Q: How should we view the two cultures at Microsoft and Yahoo!? How would we bring the two cultures together?
[Good question. Answer? It’s a big problem. That’s why we’re planning to dispense with most of their management, pay their best engineers through the nose to defect, and fire almost everyone else.]
A: Both companies share a passion for great engineering, creativity, and development of services and technologies that truly can change the world. Respect for both the creative and analytical aspects of advertising is core to both companies, along with recognition that advertising is an industry that represents opportunity and growth. We would have an opportunity to bring together the best of both companies – Microsoft’s culture of innovation, and long-term commitment to tough R&D problems, with Yahoo!’s blend of Web-centric DNA and innovative engineering, 21st century media expertise, and advertising talent. Some aspects of the two cultures will naturally merge quickly and some will remain unique in the near-term and merge more slowly over time. At Microsoft today, we have a corporate culture, but individual teams develop, nurture, and retain a culture of their own as well. The culture of the combined entity will be shaped by individuals and teams from both Yahoo! and Microsoft.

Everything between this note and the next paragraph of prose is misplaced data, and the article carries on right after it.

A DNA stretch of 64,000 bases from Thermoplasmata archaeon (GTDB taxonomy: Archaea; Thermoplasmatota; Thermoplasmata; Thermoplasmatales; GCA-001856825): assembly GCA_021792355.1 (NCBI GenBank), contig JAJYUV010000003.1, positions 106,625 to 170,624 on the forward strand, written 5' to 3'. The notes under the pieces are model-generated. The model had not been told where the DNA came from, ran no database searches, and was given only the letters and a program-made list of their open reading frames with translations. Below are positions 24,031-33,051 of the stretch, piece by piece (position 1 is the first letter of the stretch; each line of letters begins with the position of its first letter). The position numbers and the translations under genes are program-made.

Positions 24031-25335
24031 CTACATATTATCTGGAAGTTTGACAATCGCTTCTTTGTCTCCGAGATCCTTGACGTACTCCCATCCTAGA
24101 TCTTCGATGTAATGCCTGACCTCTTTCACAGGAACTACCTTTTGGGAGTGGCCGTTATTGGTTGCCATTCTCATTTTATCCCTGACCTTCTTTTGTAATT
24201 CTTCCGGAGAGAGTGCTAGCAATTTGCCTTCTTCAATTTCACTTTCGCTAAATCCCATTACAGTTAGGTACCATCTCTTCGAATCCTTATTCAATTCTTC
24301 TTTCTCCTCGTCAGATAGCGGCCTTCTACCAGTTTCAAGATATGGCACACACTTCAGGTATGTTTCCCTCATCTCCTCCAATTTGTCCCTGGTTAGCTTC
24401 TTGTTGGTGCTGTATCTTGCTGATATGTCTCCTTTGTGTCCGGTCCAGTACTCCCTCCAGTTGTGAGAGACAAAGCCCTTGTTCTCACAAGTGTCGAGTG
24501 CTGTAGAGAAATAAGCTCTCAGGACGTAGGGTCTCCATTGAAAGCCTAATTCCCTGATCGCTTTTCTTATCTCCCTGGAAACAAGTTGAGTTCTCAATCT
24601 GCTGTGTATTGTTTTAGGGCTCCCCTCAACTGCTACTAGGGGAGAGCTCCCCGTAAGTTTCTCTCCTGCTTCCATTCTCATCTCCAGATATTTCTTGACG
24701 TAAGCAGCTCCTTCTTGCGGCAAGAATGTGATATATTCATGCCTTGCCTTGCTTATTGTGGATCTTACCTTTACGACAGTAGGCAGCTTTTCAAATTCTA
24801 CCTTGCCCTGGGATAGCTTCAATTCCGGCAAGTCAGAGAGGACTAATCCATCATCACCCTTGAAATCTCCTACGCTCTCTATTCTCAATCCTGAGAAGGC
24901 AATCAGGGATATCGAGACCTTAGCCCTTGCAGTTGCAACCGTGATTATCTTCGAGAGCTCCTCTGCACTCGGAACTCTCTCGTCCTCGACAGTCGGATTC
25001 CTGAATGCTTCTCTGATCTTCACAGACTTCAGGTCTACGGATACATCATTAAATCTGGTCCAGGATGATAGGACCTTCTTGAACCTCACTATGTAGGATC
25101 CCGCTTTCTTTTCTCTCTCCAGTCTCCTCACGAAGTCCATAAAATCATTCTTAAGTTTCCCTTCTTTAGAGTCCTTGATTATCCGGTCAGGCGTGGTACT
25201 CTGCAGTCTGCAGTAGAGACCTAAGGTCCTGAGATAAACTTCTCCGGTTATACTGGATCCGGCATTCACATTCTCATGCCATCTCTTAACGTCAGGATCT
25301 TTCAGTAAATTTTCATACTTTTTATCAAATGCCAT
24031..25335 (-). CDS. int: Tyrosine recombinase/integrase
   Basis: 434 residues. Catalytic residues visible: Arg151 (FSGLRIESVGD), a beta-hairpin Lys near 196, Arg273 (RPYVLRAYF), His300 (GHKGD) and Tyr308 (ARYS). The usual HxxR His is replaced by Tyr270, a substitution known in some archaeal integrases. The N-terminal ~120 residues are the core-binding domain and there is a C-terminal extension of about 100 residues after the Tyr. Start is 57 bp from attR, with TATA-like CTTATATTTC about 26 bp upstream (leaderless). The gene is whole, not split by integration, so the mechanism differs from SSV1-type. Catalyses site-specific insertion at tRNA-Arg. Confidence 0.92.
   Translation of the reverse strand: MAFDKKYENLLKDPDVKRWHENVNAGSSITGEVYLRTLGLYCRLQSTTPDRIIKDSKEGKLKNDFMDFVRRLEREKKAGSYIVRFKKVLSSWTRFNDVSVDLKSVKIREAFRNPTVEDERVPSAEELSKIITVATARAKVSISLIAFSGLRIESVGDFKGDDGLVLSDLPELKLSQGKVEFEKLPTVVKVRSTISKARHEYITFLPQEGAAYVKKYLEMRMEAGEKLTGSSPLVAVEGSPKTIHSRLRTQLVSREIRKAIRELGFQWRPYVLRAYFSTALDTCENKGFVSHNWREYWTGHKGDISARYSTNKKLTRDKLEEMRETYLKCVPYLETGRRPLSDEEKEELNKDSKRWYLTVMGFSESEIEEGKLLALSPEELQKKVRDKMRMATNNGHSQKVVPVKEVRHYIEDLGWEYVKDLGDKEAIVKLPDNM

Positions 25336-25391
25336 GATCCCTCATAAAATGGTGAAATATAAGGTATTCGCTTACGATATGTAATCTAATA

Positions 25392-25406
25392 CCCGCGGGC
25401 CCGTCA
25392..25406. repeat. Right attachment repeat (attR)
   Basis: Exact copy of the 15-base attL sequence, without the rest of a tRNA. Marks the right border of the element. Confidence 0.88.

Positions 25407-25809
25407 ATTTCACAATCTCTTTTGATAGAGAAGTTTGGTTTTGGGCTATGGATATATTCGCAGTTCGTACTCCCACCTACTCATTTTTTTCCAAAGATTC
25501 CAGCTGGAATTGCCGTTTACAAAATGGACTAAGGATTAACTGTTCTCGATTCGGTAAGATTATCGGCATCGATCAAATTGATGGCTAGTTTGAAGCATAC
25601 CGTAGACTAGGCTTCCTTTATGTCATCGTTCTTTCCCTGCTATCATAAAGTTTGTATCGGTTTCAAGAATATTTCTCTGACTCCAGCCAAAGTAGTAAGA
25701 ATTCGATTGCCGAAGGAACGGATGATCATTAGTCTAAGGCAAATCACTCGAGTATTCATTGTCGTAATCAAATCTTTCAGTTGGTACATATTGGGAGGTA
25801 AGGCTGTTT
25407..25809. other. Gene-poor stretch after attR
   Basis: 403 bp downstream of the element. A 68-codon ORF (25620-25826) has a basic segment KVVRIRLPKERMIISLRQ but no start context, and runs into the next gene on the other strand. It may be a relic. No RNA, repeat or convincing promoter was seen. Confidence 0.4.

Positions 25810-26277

Q: How would we address the multiple brands and technologies within Live, MSN, and Yahoo!? Which brand would we keep?
[MSN and Live are toast.]
A: Both Microsoft and Yahoo! have great brands and technologies. Yahoo! has a very strong consumer brand and we are committed to build on the Yahoo! brand as a major part of the combined products and services we deliver to customers. The Yahoo! brand is one of the reasons the combination of the two companies would create so much value. It is premature to say which aspects of the brands and technologies we would use in our combined offerings. As part of the integration planning effort, it is important that we enable a joint team of leaders from Microsoft and Yahoo! to make thoughtful decisions about brands and technologies. How we integrate Microsoft and Yahoo!’s brands, products, and services are the types of decisions that would be made during this integration planning process—by leaders from both companies—and implemented over time after the transaction closes.